Advertisement

PSN

, Volume 4, Issue 2, pp 11–19 | Cite as

Les troubles cognitifs induits parles traitements glucocorticoïdes

  • F. Cornic
  • F. Caroli
Thérapeutique
  • 56 Downloads

Mots-Clés

Glucocorticoïdes Troubles cognitifs Altérations hippocampiques 

Glucocorticoids induced cognitive disorders

Résumé

Les glucocorticoïdes sont des dérivés de synthèse chimique du cortisol. Leur utilisation thérapeutique, découverte au début des années 50, s’est depuis largement développée. Rapidement les cliniciens ont constaté l’émergence de troubles neuropsychiatriques induits par ces traitements.

Les glucocorticoïdes se font médiateurs, via leurs récepteurs cérébraux, des effets sur la transduction des signaux, mais également sur la structure et la viabilité des neurones. Cela est particulièrement bien connu pour les neurones hippocampiques. L’action de ces molécules sur les structures cérébrales plus complexes à aborder reste mal connue chez l’homme. Les troubles cognitifs aigus induits par les corticoïdes sont très fréquents, rapidement réversibles et le plus souvent d’intensité modérée, difficilement détectables. Ces troubles semblent spécifiquement concerner les processus de mémoire dépendant de l’hippocampe (mémoire verbale). Les troubles cognitifs chroniques secondaires aux corticothérapies sont rares et complexes, incompatibles avec une atteinte hippocampique isolée.

Les sujets recevant une corticothérapie doivent être systématiquement prévenus des potentiels effets secondaires psychiatriques du traitement prescrit. Ils doivent être revus rapidement après l’instauration de la corticothérapie, en particulier lorsque la dose quotidienne est supérieure à 40 mg d’équivalent predni-sone - la dose étant le seul facteur de risque clairement établi des troubles neuropsychiatriques induits par les corticoïdes. Le geste préventif le plus consensuel est la prescription des doses minimales nécessaires au traitement de la pathologie sous-jacente. Après avoir vérifié l’absence d’étiologie organique aux symptômes psychiatriques et cognitifs observés, le premier geste thérapeutique recommandé est la diminution ou l’arrêt de la corticothérapie. Si cette option thérapeutique s’avère impossible en raison de la gravité de la maladie somatique sous-jacente, la prescription d’un traitement psychotrope est envisageable. Une seule étude suggère l’efficacité de la Lamotrigine.

Abstract

Glucocorticoids are derived from chemical synthesis of cortisol. They have been extensively used since their discovery in the fifties. Physicians immediately noticed emergent corticosteroids-induced adverse neuropsychiatric effects.

Glucocorticoids mediate, via cerebral receptors, effects on both signals transduction and neurones structure and viability. Their actions on hippocampal neurons are well documented, in contrast to those on more complex cerebral structures.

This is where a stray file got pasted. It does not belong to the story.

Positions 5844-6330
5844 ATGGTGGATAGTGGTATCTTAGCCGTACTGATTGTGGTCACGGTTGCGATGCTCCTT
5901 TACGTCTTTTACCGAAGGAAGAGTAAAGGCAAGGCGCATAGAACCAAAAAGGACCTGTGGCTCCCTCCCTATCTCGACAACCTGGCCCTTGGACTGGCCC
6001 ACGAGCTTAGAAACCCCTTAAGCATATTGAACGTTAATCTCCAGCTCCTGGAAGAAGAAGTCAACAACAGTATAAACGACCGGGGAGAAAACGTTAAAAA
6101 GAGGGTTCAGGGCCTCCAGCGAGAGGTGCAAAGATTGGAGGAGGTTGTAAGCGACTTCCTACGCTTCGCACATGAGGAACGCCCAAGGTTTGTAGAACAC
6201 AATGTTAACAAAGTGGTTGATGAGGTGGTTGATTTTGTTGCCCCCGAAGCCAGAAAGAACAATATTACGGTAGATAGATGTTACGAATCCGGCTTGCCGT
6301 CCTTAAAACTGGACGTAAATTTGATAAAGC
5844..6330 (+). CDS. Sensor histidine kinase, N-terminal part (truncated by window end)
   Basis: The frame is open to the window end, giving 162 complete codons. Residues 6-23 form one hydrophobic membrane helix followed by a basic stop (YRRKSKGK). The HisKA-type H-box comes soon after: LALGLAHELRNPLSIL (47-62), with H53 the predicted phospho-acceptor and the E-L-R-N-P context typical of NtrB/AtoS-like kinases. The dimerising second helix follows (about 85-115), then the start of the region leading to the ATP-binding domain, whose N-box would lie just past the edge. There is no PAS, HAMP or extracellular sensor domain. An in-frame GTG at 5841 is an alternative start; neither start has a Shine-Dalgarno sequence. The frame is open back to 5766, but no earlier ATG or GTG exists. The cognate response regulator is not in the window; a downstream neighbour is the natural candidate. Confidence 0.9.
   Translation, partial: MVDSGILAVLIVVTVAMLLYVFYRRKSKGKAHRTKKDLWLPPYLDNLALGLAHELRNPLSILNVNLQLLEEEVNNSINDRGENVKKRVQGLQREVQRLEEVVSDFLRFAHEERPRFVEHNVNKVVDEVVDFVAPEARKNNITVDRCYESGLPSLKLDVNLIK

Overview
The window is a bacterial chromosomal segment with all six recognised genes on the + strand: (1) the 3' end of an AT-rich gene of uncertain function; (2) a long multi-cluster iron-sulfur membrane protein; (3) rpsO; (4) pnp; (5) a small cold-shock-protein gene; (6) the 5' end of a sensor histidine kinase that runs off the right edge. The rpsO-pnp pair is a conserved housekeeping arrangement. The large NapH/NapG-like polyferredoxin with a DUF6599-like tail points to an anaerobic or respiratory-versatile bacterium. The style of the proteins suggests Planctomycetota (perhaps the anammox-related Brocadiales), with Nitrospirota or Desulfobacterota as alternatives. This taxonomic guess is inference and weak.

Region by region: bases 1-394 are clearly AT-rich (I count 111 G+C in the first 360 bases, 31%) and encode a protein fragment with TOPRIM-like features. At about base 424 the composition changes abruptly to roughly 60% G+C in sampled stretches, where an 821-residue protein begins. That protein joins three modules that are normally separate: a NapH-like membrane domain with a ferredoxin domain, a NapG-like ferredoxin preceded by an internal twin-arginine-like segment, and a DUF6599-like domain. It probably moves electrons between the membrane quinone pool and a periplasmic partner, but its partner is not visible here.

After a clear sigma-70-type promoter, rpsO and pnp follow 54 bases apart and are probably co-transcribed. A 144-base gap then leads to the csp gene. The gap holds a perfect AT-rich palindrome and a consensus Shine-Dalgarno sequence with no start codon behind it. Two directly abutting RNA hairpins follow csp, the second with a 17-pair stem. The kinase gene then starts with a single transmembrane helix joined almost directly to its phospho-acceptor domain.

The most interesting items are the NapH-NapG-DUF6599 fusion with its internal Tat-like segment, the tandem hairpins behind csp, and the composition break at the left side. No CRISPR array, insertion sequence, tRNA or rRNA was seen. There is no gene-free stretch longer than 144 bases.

Acute cognitive induced disorders are common although moderate and hardly detectable without sensitive cognitive tests. These cognitive alterations specifically affect hippocampal dependant memory process. Chronic cognitive disorders are uncommon, complex, and inconsistent with an isolated alteration of the hippocampal structure.

Patients treated with corticoids should be systematically told about potential neuropsychiatric side-effects of the therapy. Especially when daily doses are higher than 40 mg equivalent prednisone, a medical checking should be made by the physician rapidly after starting corticotherapy. Actually daily dose is the only risk factor of glucocorticoids induced neuropsychiatric disorders clearly established. Thus, preventive therapy is the prescription of minimal daily doses necessary to cure underlying somatic pathology. After ruling out organic aetiology of psychiatric and cognitive symptoms, reduction or stopping the corticotherapy is the first advised therapeutic management step. Depending upon the seriousness of the underlying somatic illness, this therapeutic step may be impossible. If so psychotropic drugs prescription is conceivable. A single study suggest efficiency of Lamotrigine.

Keywords

Glucocorticoids Cognitive disorders Hippocampal alterations 

Preview

Unable to display preview. Download preview PDF.

Unable to display preview. Download preview PDF.

Références

  1. 1.
    Addison T. 1855.On the constitutional and local effects of disease of the suprarenal capsules.Google Scholar
  2. 2.
    American Psychiatric Association. 1994.Diagnostic and statistical manual of mental disorders (4th ed). Washington: American Psychiatric Association.Google Scholar
  3. 3.
    Beckwith B.E., Petros T.V., Scaglione C, Nelson J. 1986. Dose-dependent effects of hydrocortisone on memory in human males.Physiology Behavior. 36(2): 283–286.PubMedCrossRefGoogle Scholar
  4. 4.
    Bender B.G., Lerner J.A., Poland J.E. 1991. Association between corticosteroids and psychologic change in hospitalized asthmatic children.Ann Allergy May 66 (5): 414–9.PubMedGoogle Scholar
  5. 5.
    The Boston Collaborative Drug Surveillance Program. 1972. Acute adverse reaction to prednisone in relation to dosage.Clin. Pharmacol. Ther. 13 (5): 693–698.Google Scholar
  6. 6.
    Brown E.S.et al. 2004. Hippocampal volume, spectroscopy, cognition and mood in patients receiving corticosteroid therapy.Biol. Psychiatry 55: 538–545.PubMedCrossRefGoogle Scholar
  7. 7.
    Brown E.S.et al. 2003. Effect of lamotrigine on mood and cognition in patients receiving chronic exogenous corticosteroids.Psychosomatics 44 (3): 204–208.PubMedCrossRefGoogle Scholar
  8. 8.
    Cameron O.G., Addy R.O., Malitz D. 1985. Effects of ACTH and prednisone on mood: incidence and time of onset.International journal of Psychiatry in Medicine 15(3): 213–223.PubMedGoogle Scholar
  9. 9.
    Clark L.D., Bauer W, Cobb S. 1952. Preliminary observations on mental disturbances occurring in patients under therapy with cortisone and ACTH.The New England Journal of Medicine 246 (6): 205–216.PubMedGoogle Scholar
  10. 10.
    Clark L.D., Quarton G.C., Cobb S., Bauer W. 1953. Further observations on mental disturbances associated with cortisone and ACTH therapy.The New England Journal of Medicine 249 (5): 178–183.PubMedCrossRefGoogle Scholar
  11. 11.
    Denburg S.D., Cabotte R.M., Denburg J.A. 1994. Corticosteroids and neuropsychological functioning in patients with systemic lupus erythematosus. 9: 1311–1320.Google Scholar
  12. 12.
    Glaser G.H. 1953. Psychotic reactions induced by corticotrophin (ACTH) and cortisone.Psychosomatic Medicine 15 (4): 280–291.PubMedGoogle Scholar
  13. 13.